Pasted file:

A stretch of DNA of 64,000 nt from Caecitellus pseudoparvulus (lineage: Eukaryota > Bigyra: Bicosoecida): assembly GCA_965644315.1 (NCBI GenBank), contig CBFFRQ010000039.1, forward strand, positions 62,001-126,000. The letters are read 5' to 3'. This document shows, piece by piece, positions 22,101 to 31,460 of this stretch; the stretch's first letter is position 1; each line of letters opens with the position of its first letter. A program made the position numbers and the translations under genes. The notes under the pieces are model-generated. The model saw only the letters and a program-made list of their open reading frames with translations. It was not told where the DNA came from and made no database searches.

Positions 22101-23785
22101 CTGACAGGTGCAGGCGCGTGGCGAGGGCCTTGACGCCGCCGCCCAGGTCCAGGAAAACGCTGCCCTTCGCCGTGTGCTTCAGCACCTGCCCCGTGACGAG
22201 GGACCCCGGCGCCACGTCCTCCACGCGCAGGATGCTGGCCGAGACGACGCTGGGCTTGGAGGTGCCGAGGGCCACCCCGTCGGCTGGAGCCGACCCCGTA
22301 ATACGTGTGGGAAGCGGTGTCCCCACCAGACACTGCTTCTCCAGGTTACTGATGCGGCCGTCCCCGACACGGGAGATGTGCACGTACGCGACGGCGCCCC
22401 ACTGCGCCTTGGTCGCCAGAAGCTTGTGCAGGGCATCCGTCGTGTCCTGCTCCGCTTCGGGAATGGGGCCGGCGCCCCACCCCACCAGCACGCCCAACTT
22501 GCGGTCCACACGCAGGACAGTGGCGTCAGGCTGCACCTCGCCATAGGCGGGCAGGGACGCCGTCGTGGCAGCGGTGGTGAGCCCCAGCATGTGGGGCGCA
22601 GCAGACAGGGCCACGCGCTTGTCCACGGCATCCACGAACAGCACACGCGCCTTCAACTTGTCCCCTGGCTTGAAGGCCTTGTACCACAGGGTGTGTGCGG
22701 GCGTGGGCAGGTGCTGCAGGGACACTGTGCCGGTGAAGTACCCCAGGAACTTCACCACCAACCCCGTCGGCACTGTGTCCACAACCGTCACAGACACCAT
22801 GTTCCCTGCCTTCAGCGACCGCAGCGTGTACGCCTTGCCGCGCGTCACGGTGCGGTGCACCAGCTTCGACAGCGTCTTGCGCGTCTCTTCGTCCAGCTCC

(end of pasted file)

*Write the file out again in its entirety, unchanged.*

A stretch of DNA of 64,000 nt from Caecitellus pseudoparvulus (lineage: Eukaryota > Bigyra: Bicosoecida): assembly GCA_965644315.1 (NCBI GenBank), contig CBFFRQ010000039.1, forward strand, positions 62,001-126,000. The letters are read 5' to 3'. This document shows, piece by piece, positions 22,101 to 31,460 of this stretch; the stretch's first letter is position 1; each line of letters opens with the position of its first letter. A program made the position numbers and the translations under genes. The notes under the pieces are model-generated. The model saw only the letters and a program-made list of their open reading frames with translations. It was not told where the DNA came from and made no database searches.

Positions 22101-23785
22101 CTGACAGGTGCAGGCGCGTGGCGAGGGCCTTGACGCCGCCGCCCAGGTCCAGGAAAACGCTGCCCTTCGCCGTGTGCTTCAGCACCTGCCCCGTGACGAG
22201 GGACCCCGGCGCCACGTCCTCCACGCGCAGGATGCTGGCCGAGACGACGCTGGGCTTGGAGGTGCCGAGGGCCACCCCGTCGGCTGGAGCCGACCCCGTA
22301 ATACGTGTGGGAAGCGGTGTCCCCACCAGACACTGCTTCTCCAGGTTACTGATGCGGCCGTCCCCGACACGGGAGATGTGCACGTACGCGACGGCGCCCC
22401 ACTGCGCCTTGGTCGCCAGAAGCTTGTGCAGGGCATCCGTCGTGTCCTGCTCCGCTTCGGGAATGGGGCCGGCGCCCCACCCCACCAGCACGCCCAACTT
22501 GCGGTCCACACGCAGGACAGTGGCGTCAGGCTGCACCTCGCCATAGGCGGGCAGGGACGCCGTCGTGGCAGCGGTGGTGAGCCCCAGCATGTGGGGCGCA
22601 GCAGACAGGGCCACGCGCTTGTCCACGGCATCCACGAACAGCACACGCGCCTTCAACTTGTCCCCTGGCTTGAAGGCCTTGTACCACAGGGTGTGTGCGG
22701 GCGTGGGCAGGTGCTGCAGGGACACTGTGCCGGTGAAGTACCCCAGGAACTTCACCACCAACCCCGTCGGCACTGTGTCCACAACCGTCACAGACACCAT
22801 GTTCCCTGCCTTCAGCGACCGCAGCGTGTACGCCTTGCCGCGCGTCACGGTGCGGTGCACCAGCTTCGACAGCGTCTTGCGCGTCTCTTCGTCCAGCTCC